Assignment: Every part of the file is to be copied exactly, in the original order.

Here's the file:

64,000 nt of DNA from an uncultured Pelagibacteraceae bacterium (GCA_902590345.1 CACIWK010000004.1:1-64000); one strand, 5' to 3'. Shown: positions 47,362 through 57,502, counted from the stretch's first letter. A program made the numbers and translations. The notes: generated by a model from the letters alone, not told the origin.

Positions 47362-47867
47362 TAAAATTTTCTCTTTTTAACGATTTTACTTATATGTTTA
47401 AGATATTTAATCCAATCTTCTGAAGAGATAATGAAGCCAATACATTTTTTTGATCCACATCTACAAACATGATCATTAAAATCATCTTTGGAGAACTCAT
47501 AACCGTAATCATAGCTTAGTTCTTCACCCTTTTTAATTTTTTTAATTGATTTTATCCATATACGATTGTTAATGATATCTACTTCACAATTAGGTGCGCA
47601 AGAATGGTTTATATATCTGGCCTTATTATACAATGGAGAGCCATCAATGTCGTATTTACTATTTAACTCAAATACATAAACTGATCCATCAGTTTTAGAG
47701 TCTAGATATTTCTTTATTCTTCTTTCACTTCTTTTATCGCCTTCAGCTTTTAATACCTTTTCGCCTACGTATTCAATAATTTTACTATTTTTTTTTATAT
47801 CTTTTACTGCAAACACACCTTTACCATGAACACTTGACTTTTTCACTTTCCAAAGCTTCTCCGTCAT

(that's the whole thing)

64,000 nt of DNA from an uncultured Pelagibacteraceae bacterium (GCA_902590345.1 CACIWK010000004.1:1-64000); one strand, 5' to 3'. Shown: positions 47,362 through 57,502, counted from the stretch's first letter. A program made the numbers and translations. The notes: generated by a model from the letters alone, not told the origin.

Positions 47362-47867
47362 TAAAATTTTCTCTTTTTAACGATTTTACTTATATGTTTA
47401 AGATATTTAATCCAATCTTCTGAAGAGATAATGAAGCCAATACATTTTTTTGATCCACATCTACAAACATGATCATTAAAATCATCTTTGGAGAACTCAT
47501 AACCGTAATCATAGCTTAGTTCTTCACCCTTTTTAATTTTTTTAATTGATTTTATCCATATACGATTGTTAATGATATCTACTTCACAATTAGGTGCGCA
47601 AGAATGGTTTATATATCTGGCCTTATTATACAATGGAGAGCCATCAATGTCGTATTTACTATTTAACTCAAATACATAAACTGATCCATCAGTTTTAGAG
47701 TCTAGATATTTCTTTATTCTTCTTTCACTTCTTTTATCGCCTTCAGCTTTTAATACCTTTTCGCCTACGTATTCAATAATTTTACTATTTTTTTTTATAT
47801 CTTTTACTGCAAACACACCTTTACCATGAACACTTGACTTTTTCACTTTCCAAAGCTTCTCCGTCAT